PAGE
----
6 Disney Sequels That Don’t Suck
These days, it seems like Disney is intent on developing live-action revisits to many of its most popular animated films. Though this year’s The Jungle Book proved to be a visually captivating and wholly entertaining take on Rupyard Kipling’s story, the more recent Alice Through the Looking Glass failed to match the success of its predecessor, Tim Burton’s 2010 Alice in Wonderland. While the Mouse House generally has a spotty record when it comes to sequels, there are a few exceptions to that notion. Here are six examples of Disney sequels that may be worth a revisit themselves. For the record, we’re focusing only on films that bear the Walt Disney brand, not those produced by Disney-owned companies like Pixar, Lucasfilm, and Marvel Studios. So don’t expect the Toy Story sequels, Star Wars: The Force Awakens, or anything from the Marvel Cinematic Universe on this list.
1. The Rescuers Down Under (1990)
One of the only Disney animated sequels to receive a theatrical release, this one is unfairly forgotten in large part because it hit theaters in the year between The Little Mermaid and Beauty and the Beast. While those two films are largely considered masterpieces, this sequel is considered the exception to the Disney Renaissance of the early 1990s. Regardless, there’s tons of fun to be had with The Rescuers Down Under, which features the return of stars Bob Newhart and Eva Gabor as the elite agents of the Rescue Aid Society.
2. D2: The Mighty Ducks (1994)
The Mighty Ducks holds a special place in the hearts of a generation of children, but in some circles, the sequel manages to improve upon the original in some respects. Emilio Estevez and much of the first film’s cast return, as former peewee ice hockey coach Gordon Bombay (Estevez) is recruited as coach of Team USA Hockey for the Junior Goodwill Games in California. Despite a generous helping of cheese, D2 is exactly what some fans were hoping for and became just as successful as its predecessor at the box office.
3. Aladdin and the King of Thieves (1996)
Along with The Return of Jafar, this one kicked off more than a decade of straight-to-video animated Disney films that almost universally paled in comparison to their predecessors. However, Aladdin and the King of Thieves serves as a solid conclusion to the trilogy, due somewhat to the return of Robin Williams as the Genie and the emotionally charged storyline that governs its hero’s journey. While the film and its original songs still fall short of the original’s magic, this third and final entry in the franchise is far better than anyone would have expected it to be.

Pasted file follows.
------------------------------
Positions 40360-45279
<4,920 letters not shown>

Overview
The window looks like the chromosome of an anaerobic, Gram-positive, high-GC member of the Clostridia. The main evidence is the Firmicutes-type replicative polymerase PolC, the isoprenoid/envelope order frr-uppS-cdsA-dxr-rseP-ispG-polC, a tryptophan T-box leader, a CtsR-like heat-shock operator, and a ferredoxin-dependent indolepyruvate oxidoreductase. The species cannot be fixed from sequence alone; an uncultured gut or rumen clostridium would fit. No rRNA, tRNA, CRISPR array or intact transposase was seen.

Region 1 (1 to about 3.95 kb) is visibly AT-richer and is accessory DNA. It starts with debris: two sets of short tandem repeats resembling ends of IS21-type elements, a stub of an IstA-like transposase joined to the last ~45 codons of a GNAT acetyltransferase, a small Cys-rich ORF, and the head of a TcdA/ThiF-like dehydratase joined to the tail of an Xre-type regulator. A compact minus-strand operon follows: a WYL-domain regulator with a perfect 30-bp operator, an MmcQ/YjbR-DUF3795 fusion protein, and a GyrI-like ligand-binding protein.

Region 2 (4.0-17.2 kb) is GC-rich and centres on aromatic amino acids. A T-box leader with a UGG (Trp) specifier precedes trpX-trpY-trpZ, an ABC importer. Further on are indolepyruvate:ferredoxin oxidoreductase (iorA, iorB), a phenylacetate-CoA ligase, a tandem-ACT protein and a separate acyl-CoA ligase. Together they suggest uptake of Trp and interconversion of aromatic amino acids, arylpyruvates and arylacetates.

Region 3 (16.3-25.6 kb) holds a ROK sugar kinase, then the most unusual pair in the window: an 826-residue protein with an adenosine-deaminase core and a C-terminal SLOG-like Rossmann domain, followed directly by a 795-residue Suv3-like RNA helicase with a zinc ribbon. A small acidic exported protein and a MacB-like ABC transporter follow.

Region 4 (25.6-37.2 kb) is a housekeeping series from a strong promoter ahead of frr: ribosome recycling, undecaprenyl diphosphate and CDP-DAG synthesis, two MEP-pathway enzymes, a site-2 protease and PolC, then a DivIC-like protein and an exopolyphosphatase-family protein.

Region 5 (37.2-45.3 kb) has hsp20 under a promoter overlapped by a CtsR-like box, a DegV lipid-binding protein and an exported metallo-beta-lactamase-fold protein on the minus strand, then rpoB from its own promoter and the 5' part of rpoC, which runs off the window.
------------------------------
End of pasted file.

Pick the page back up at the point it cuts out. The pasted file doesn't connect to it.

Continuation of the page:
4. Fantasia 2000 (1999)
Released a staggering 59 years after the original Fantasia, this follow-up offers a set of visually imaginative animated sequences set to classical pieces of music, with The Sorcerer’s Apprentice the only holdout from its predecessor. Though there’s no over-arching narrative tying together the film, it does offer a satisfying series of vignettes that should delight both adults and children. Moreover, this newer film captures the spirit and vision of the 1940 original, introducing the work of composers like Beethoven, Gershwin, Stravinsky, and others to modern audiences.
5. Pirates of the Caribbean: Dead Man’s Chest (2006)
The muddled narratives of subsequent Pirates of the Caribbean sequels At World’s End and On Stranger Tides may have overshadowed the relative success of the franchise’s first follow-up. While it isn’t as strong as the 2003 film that introduced audiences to Johnny Depp’s Captain Jack Sparrow, Dead Man’s Chest goes to great lengths to deepen the established character relationships and mythology. In addition, it unleashes memorable monsters like Bill Nighy’s motion-capture performance as Davy Jones and the tentacled Kraken. Oh, and don’t get us started on the majesty of that Hans Zimmer score…
6. Tron: Legacy (2010)
By today’s standards, the original Tron sounds either hopelessly antiquated or downright silly (probably both). Yet, with this sequel, director Joseph Kosinski (Oblivion) took viewers back to the Grid 28 years later, with original stars Jeff Bridges and Bruce Boxleitner returning and a sleek new visual style in place. Though the response among fans and critics was decidedly mixed, Tron: Legacy triumphed in resurrecting a nostalgic property for a new era. Despite the fact that it earned $400 million worldwide, the studio remains uncommitted to a rumored third film in the series.
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